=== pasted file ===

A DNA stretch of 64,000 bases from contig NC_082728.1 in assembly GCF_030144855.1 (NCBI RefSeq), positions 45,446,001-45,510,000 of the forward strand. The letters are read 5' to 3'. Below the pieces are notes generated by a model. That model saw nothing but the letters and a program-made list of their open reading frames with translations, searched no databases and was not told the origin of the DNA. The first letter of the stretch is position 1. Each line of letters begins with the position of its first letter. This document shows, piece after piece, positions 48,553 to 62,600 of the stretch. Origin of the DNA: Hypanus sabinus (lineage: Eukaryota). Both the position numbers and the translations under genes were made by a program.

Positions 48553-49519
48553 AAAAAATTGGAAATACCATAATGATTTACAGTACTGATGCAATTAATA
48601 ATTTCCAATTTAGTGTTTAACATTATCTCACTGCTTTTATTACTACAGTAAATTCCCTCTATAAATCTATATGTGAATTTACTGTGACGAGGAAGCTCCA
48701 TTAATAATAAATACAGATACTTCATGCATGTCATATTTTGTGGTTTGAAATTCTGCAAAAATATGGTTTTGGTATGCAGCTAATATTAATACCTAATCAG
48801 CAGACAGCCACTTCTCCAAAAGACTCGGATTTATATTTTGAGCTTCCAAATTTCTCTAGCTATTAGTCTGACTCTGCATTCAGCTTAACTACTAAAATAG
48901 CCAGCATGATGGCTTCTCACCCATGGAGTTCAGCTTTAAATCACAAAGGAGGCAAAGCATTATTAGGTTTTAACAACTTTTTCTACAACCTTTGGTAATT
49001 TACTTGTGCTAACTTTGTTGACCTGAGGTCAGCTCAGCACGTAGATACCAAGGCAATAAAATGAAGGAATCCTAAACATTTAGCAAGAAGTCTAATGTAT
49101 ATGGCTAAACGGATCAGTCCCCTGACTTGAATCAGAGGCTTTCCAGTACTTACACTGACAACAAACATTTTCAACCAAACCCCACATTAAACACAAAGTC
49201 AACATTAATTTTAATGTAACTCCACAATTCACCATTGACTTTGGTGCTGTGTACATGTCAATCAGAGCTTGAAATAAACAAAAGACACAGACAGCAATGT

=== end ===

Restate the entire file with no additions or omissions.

A DNA stretch of 64,000 bases from contig NC_082728.1 in assembly GCF_030144855.1 (NCBI RefSeq), positions 45,446,001-45,510,000 of the forward strand. The letters are read 5' to 3'. Below the pieces are notes generated by a model. That model saw nothing but the letters and a program-made list of their open reading frames with translations, searched no databases and was not told the origin of the DNA. The first letter of the stretch is position 1. Each line of letters begins with the position of its first letter. This document shows, piece after piece, positions 48,553 to 62,600 of the stretch. Origin of the DNA: Hypanus sabinus (lineage: Eukaryota). Both the position numbers and the translations under genes were made by a program.

Positions 48553-49519
48553 AAAAAATTGGAAATACCATAATGATTTACAGTACTGATGCAATTAATA
48601 ATTTCCAATTTAGTGTTTAACATTATCTCACTGCTTTTATTACTACAGTAAATTCCCTCTATAAATCTATATGTGAATTTACTGTGACGAGGAAGCTCCA
48701 TTAATAATAAATACAGATACTTCATGCATGTCATATTTTGTGGTTTGAAATTCTGCAAAAATATGGTTTTGGTATGCAGCTAATATTAATACCTAATCAG
48801 CAGACAGCCACTTCTCCAAAAGACTCGGATTTATATTTTGAGCTTCCAAATTTCTCTAGCTATTAGTCTGACTCTGCATTCAGCTTAACTACTAAAATAG
48901 CCAGCATGATGGCTTCTCACCCATGGAGTTCAGCTTTAAATCACAAAGGAGGCAAAGCATTATTAGGTTTTAACAACTTTTTCTACAACCTTTGGTAATT
49001 TACTTGTGCTAACTTTGTTGACCTGAGGTCAGCTCAGCACGTAGATACCAAGGCAATAAAATGAAGGAATCCTAAACATTTAGCAAGAAGTCTAATGTAT
49101 ATGGCTAAACGGATCAGTCCCCTGACTTGAATCAGAGGCTTTCCAGTACTTACACTGACAACAAACATTTTCAACCAAACCCCACATTAAACACAAAGTC
49201 AACATTAATTTTAATGTAACTCCACAATTCACCATTGACTTTGGTGCTGTGTACATGTCAATCAGAGCTTGAAATAAACAAAAGACACAGACAGCAATGT